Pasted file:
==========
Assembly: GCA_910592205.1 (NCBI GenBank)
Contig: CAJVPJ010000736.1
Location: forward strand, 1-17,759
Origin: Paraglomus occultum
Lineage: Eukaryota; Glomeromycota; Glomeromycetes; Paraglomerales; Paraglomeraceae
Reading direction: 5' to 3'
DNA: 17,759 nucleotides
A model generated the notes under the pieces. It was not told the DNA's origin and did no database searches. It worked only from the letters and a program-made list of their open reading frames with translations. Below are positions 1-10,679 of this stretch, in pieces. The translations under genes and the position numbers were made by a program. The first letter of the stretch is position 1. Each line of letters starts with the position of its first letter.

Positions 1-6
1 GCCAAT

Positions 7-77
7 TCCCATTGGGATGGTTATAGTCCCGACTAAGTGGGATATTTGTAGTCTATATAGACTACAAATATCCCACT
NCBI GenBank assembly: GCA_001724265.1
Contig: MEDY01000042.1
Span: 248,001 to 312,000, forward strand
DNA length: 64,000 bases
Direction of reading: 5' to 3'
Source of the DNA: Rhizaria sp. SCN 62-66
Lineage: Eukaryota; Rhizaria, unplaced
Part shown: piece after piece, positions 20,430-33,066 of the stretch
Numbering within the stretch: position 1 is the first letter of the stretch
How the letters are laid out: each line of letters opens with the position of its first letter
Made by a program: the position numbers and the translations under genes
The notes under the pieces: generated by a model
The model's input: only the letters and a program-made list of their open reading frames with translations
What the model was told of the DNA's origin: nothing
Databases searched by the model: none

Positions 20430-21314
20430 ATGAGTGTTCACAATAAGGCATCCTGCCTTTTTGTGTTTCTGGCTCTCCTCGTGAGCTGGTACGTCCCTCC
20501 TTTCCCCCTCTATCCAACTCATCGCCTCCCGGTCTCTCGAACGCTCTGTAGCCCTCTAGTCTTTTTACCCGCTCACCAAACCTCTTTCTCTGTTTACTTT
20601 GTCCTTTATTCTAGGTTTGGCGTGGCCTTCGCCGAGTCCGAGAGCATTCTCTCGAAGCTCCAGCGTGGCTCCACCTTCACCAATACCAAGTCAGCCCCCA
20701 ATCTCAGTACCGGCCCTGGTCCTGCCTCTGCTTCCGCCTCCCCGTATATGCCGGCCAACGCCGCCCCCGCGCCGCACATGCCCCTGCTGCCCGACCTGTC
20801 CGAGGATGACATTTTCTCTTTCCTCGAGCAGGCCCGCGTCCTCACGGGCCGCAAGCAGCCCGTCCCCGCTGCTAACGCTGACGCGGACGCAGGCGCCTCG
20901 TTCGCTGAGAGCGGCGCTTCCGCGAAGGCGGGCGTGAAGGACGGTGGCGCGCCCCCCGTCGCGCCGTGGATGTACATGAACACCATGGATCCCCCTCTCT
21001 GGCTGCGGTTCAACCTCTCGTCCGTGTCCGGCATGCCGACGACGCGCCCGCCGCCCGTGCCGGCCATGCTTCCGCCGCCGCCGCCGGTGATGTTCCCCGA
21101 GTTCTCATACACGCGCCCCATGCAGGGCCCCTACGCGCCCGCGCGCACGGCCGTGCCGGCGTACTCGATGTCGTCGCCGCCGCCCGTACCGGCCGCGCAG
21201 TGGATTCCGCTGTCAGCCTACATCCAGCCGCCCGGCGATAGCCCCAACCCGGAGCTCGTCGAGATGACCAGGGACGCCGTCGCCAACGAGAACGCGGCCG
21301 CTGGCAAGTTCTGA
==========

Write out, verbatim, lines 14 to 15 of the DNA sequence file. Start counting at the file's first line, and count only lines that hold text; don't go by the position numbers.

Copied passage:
Contig: MEDY01000042.1
Span: 248,001 to 312,000, forward strand